Picture this: You’ve just submitted your first project proposal to a client you’ve been dying to partner with for years. You worked extremely hard to put it together, and you’re pretty sure you nailed it. Then, the client gets back to you, saying they’ve chosen to go “in a different direction,” but “thanks for your interest.”
You’re gutted. You’re definitely not feeling like a successful freelancer right now. You’re physically exhausted and emotionally drained, and now you’ve also lost your potential income source for the next several months. How do you handle this situation? The key to working through it is to learn how to turn challenges into opportunities. Here’s an overview of how I adopted the mindset of a successful freelancer.
Ask yourself: “What can I learn from this situation?”
Even when things seem bleak, you can derive a positive outcome from a particular situation by searching for what you can learn from it and choosing to use that knowledge to move forward. Whether a particular challenge teaches you something specific, like how to hone your language to strengthen your pitch, or something more broad, like how to be more selective with the clients to whom you pitch, try to obtain the most value possible from that lesson.
And don’t be afraid to ask the people you’re working with for constructive feedback on how you can improve. Recently, I asked a client for feedback on my interviewing technique. Their response helped me write a solid first draft that needed fewer revisions before it was published. Getting feedback at any point — not just after a challenging setback, but on a regular basis — will help you learn from both good and bad scenarios.
Internalize the motto: “I will get through this.”
As a freelancer, you already know there are plenty of challenges on the way to success. One of the most important ways to overcome those challenges and bounce back faster from setbacks is to build up your psychological resilience.
Believe in yourself, and practice motivational techniques. I’ve done this myself by writing a motivational letter I can read over when things get tough. It reminds me of who I am at my best, what I’ve been able to achieve and all the unique strengths I possess to take me forward.
It sounds simple enough, but resilience and perseverance can only be built with patience and practice. Ongoing skill development should be central to any freelancer’s evolving career.
Realize: “I don’t have all the answers.”
Some of the best strengths many freelancers possess are confidence, independence and self-assurance. But sometimes these traits make us forget that we don’t always have all the answers.
Remember to always ask questions and seek advice from the people with whom you work. Start out with: “Are you happy with how things have been going so far?” and, “Is there anything you think we could improve on?” You may come across new information that could help you improve your latest project or resolve a particular problem. Plus, asking questions now can save you time and headaches further down the line.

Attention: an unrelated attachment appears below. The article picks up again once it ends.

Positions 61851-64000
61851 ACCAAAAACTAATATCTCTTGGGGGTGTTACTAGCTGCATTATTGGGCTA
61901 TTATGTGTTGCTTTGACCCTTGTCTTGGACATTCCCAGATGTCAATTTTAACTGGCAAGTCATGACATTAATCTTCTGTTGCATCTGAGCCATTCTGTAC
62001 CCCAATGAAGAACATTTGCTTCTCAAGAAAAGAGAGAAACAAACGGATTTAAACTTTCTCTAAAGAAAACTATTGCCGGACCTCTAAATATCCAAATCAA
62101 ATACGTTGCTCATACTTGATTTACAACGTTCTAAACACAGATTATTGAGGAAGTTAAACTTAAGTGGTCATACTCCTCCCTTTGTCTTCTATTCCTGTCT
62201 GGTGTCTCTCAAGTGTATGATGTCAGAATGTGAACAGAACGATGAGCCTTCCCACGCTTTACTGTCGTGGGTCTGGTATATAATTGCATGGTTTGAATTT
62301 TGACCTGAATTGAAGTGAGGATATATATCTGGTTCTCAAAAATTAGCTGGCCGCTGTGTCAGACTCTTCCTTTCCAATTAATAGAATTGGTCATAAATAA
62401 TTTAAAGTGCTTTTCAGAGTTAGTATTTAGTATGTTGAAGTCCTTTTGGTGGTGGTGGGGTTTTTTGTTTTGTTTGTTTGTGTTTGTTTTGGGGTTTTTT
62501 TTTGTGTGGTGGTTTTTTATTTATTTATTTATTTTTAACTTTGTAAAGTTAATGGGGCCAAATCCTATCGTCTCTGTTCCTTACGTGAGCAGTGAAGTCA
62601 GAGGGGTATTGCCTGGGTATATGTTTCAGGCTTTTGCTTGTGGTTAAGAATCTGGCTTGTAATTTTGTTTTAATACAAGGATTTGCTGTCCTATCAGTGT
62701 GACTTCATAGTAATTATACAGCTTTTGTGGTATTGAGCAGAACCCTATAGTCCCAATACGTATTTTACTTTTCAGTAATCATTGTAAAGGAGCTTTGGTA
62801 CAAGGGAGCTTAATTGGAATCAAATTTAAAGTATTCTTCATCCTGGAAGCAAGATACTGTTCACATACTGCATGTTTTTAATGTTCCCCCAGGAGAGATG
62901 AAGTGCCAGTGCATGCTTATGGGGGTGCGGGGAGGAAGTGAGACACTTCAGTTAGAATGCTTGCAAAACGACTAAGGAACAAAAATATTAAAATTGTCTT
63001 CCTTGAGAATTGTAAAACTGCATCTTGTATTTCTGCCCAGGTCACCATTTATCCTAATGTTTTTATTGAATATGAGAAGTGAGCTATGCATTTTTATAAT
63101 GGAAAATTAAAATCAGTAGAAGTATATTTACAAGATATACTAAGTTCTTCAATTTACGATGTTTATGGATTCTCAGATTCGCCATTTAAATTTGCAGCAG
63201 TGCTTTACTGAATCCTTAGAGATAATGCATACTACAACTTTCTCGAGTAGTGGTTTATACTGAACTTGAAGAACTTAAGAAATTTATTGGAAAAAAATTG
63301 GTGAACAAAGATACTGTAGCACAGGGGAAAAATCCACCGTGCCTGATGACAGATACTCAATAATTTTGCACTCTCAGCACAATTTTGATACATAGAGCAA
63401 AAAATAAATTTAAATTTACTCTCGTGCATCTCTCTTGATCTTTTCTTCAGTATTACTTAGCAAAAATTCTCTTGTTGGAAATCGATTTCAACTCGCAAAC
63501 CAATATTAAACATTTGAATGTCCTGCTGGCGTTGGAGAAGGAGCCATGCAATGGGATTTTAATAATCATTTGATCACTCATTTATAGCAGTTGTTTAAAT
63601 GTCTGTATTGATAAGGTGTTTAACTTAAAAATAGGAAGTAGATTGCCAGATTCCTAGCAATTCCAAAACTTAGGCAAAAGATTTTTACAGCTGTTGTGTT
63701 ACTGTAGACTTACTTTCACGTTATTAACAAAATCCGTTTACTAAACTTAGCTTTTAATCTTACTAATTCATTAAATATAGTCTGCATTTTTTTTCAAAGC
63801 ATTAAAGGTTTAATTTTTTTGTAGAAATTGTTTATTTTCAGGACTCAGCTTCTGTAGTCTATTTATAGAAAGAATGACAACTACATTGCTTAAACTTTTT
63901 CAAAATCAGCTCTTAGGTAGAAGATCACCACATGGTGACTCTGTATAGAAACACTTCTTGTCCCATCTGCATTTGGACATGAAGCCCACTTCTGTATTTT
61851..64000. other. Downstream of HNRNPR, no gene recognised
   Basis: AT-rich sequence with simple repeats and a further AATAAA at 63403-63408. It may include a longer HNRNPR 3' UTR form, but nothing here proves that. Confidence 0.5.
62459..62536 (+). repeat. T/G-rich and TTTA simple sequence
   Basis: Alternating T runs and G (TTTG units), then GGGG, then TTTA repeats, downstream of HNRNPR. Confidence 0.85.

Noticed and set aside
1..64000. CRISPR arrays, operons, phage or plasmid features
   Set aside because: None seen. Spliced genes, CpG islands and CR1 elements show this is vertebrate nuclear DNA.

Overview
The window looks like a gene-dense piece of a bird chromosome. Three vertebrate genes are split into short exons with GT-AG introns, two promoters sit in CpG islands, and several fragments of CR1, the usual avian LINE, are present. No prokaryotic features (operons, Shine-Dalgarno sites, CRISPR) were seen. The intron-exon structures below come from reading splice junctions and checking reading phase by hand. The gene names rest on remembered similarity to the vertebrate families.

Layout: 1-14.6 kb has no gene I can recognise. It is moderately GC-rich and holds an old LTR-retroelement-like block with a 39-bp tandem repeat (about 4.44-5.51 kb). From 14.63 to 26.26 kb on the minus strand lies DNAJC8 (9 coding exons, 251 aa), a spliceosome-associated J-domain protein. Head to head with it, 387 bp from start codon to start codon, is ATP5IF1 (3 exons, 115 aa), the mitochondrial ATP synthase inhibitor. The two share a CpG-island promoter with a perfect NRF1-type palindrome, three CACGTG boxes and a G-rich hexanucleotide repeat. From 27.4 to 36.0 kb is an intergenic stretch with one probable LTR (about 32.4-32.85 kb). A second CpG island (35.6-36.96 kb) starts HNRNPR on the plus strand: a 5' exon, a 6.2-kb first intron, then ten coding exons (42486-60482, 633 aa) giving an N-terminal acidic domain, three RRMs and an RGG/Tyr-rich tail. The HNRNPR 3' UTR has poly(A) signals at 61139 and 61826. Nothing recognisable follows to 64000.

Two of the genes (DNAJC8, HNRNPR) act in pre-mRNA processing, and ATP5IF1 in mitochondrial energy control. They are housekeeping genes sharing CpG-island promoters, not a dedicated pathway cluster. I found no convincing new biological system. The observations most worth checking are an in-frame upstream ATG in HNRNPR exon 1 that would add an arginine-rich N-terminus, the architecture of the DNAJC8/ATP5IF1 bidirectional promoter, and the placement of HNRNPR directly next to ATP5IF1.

Stay forward-thinking: “How can I shape the future for the better?”
As a freelancer, one of the qualities you already have is the willingness to challenge the norm of the salaried 9-to-5 office job to pursue your own path. Successful freelancers never settle for the status quo; they’re always pushing the limits in their field.
Remember to keep pushing, and don’t be afraid to go against the grain or pioneer a new approach. When I’ve suggested new content formats or alternative topics to clients, I’ve received positive feedback and commendation for taking initiative — which leaves a good impression and makes clients more likely to consider me for future work.
Build on your abilities: “How can I refocus my attention?”
Even when you put your best foot forward, things don’t always go according to plan. You need to be ready to adapt your time, approach and expectations as necessary.
One of the best skills I’m continually developing — and it’s not at all easy — is the ability to switch from one client to another or go from one topic to a wildly different one, all within a short period of time. A good way to simplify this is to make it physical. If my attention needs to be diverted to something else to handle a crisis or meet a deadline, I often try to go for a quick walk or run to clear my thoughts, or even move my work space to another location entirely. For example, moving from your office to your living room or from a coffee shop to the park can help you reorient to the new work. The better you become at adapting to new requirements, the more efficient you’ll be — allowing you to save valuable time.
Care for yourself: “Do I always put my mental and physical health first?”
Self-love is important for everyone, but particularly for freelancers. We spend more time facing uncertainty, and we tend to do more of it alone. So make it a priority to take time for yourself and your family. That way, you’ll avoid the ugly stages of burnout. And most importantly, you’ll keep yourself from feeling constantly overwhelmed by your work.
Learn to recognize the difference between drive and obsession, and remember that your mental and physical health are fundamental to the success of your business. When you take care of yourself and manage your workload effectively, your business — and your clients — will benefit greatly.
Being a successful freelancer often comes down to the attitude with which you approach the ever-changing world of self-employment. But when you incorporate the above mindsets into your daily routine, you can approach your work more positively — which will only serve to attract more potential clients.